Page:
Russia can claim the upper hand in China, but Saudi Arabia’s commercial diplomacy with traditional allies like the United Kingdom and the United States has produced major successes by any measure. Britain, for one, is in dire need of diversified commercial ties and clarity over its place in the global economy as it prepares to exit the European Union. Theresa May’s government has been pivoting towards Saudi Arabia, its biggest trading partner in the Middle East, as well as the other members of the Gulf Cooperation Council (GCC).

May has made two high-level visits to GCC countries in the past six months, calling repeatedly for expanding bilateral trade and security relationships and even bringing Xavier Rolet of the London Stock Exchange to Riyadh to pitch London as a home for the IPO. Outside of Donald Trump, the Gulf monarchies have been the most reliable outside backers for her Brexit policies.

Theresa May is not the only one who has found an eager partner in Trump. The American president’s visit to Riyadh last month, punctuated by his commitment to joint Saudi and American interests and his enthusiastic backing of a $110 billion arms package, mark a major reversal of fortune for the Saudis. Following a period of tension under the Obama administration, Saudi leadership had been cautiously optimistic about improving relations with his successor. Instead, Trump’s visit to Riyadh offered a ringing endorsement of the US-Saudi alliance. It also offered, in no uncertain terms, American support for the Saudi-led coalition of Sunni Arab states in their regional struggle with Iran. Trump’s address to an assembly of Arab and Muslim leaders focused on the threat of Islamist terrorism, but it also singled out Iran’s long-time backing for many of those groups.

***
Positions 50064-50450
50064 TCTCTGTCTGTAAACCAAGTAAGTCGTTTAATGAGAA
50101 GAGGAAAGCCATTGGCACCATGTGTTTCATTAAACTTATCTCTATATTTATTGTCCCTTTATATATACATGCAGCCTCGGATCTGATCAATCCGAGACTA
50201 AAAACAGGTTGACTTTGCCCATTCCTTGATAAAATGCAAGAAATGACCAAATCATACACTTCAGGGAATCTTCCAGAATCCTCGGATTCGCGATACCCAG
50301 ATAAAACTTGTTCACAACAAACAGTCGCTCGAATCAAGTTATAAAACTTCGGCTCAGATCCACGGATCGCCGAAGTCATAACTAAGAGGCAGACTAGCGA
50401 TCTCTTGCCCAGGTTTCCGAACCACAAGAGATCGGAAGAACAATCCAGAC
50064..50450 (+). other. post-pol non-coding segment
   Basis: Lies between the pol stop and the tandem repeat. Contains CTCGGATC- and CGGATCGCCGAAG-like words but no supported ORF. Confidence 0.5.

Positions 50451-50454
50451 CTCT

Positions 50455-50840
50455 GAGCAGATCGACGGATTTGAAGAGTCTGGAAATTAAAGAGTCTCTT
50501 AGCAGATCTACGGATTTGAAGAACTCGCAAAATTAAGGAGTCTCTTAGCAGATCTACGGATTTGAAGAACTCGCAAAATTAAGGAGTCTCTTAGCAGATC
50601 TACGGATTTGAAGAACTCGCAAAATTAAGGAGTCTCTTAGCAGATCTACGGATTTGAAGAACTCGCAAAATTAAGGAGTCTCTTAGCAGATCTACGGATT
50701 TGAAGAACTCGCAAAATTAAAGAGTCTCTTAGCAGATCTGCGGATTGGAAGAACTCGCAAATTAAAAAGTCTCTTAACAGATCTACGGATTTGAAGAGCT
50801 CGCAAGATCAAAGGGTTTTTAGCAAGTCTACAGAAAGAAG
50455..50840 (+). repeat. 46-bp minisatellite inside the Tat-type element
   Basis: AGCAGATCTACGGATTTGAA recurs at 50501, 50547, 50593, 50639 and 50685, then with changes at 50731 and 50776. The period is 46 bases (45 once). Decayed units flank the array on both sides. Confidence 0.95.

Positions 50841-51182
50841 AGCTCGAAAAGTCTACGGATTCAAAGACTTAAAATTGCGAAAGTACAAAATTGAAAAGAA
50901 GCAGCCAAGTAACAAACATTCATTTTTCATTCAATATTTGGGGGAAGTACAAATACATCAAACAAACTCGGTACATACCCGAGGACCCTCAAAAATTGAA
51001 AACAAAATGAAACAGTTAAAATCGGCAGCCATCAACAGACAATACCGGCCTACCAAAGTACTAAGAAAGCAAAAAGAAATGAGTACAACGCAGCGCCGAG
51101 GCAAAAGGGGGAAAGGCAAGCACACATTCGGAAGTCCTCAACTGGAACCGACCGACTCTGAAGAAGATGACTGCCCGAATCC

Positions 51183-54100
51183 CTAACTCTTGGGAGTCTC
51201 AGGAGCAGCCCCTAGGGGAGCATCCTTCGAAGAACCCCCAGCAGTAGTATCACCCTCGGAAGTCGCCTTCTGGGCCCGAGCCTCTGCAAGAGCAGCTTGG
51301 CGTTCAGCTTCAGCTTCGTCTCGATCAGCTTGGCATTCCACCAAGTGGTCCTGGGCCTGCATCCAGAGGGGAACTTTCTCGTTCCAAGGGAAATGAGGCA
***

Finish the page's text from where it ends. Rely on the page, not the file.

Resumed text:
Perhaps more than anything else, it is Russia’s warm relationship with Iran that scuppers any burgeoning friendship with Riyadh. The Sunni-Shia divide has been a longstanding source of tension between Riyadh and Tehran for decades, but it has only worsened since the beginning of the on-going proxy conflicts in Syria, Iraq, and Yemen. Faced with Western sanctions after its takeover of Crimea and invasion of eastern Ukraine, Russian goals have been converging with Iran’s in places like Syria. Between them, Moscow and Tehran are the twin pillars propping up the Assad regime in Damascus – putting Vladimir Putin’s Middle East policy in direct conflict with Saudi Arabia’s. Such convergence has culminated in recent bilateral arms deals worth up to $10 billion, as Iran seeks to modernize its military following the lifting of some of its own Western-imposed sanctions.

Those differences rule out any real “détente,” but economic imperatives ultimately won out to produce the OPEC deal. As long as Saudi and Russian shared interests in maintaining oil prices persist, the two will carry on with their apparent courtship…all while continuing more underhanded efforts to subvert one another.